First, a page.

The Defense Department has revised a request for proposals for a potential $10 billion cloud-computing deal to modernize Pentagon IT systems. The move comes as rivals like Oracle and IBM hope to get at least a piece of the contract away from cloud giant Amazon, Reuters reports.
The multi-year deal to connect millions of Pentagon users and devices to a cloud-based IT system will be a huge feather in the cap of whatever cloud provider wins it. So far, the DoD has indicated it is looking to give the entire contract to a single provider–winning criticism from companies hoping to get part of the deal, potentially as part of a multi-vendor solution. A final version of the request for proposals is expected to be released next month.
“No major commercial enterprise in the world would risk a single cloud solution, and neither should the Pentagon,” said Sam Gordy, general manager of IBM U.S. Federal, in a statement reported by the Washington Business Journal.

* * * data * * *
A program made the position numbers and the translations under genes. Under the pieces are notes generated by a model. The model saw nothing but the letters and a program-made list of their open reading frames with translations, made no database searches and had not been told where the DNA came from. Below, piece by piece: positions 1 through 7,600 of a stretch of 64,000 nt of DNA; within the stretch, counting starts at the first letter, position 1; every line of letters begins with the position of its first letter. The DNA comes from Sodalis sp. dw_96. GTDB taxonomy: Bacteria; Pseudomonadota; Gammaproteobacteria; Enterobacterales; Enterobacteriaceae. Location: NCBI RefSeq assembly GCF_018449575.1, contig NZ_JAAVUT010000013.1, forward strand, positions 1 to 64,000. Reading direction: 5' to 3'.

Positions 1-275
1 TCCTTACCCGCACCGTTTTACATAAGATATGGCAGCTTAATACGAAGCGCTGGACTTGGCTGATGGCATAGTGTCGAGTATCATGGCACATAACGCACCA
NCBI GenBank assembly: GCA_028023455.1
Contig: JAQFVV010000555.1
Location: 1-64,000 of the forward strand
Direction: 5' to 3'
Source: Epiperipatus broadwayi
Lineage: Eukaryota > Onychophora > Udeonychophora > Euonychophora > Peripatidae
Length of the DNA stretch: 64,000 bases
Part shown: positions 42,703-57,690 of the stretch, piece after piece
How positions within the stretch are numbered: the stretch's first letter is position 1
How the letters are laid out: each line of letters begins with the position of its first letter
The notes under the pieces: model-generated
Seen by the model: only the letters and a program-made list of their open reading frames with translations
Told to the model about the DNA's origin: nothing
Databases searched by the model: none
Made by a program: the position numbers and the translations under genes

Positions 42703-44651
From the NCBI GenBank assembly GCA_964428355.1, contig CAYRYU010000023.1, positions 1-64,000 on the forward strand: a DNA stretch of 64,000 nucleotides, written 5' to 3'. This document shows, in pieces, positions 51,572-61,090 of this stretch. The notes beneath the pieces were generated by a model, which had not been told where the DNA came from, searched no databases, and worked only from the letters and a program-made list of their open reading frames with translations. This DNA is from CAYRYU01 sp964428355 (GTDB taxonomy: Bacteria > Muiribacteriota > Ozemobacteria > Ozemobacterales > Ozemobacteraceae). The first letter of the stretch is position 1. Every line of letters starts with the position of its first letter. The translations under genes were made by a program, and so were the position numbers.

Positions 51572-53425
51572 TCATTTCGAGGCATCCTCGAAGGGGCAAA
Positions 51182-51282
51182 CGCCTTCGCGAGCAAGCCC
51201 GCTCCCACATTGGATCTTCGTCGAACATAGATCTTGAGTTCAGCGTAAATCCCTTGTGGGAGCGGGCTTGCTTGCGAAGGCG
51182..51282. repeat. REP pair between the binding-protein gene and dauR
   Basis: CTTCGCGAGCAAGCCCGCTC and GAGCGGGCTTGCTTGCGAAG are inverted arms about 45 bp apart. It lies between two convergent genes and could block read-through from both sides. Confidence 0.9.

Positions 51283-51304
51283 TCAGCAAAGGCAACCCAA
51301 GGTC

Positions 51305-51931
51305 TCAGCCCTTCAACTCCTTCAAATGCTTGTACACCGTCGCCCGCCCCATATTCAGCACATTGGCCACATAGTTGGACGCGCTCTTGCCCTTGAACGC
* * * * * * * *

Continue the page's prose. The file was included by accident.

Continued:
Amazon, which already has a $600 million deal with the CIA to provide services for intelligence use, is widely considered the forerunner, despite President Trump’s frequent verbal attacks on the company.
The Pentagon has so far received more than 1,000 comments from dozens of unnamed potential vendors, officials have said.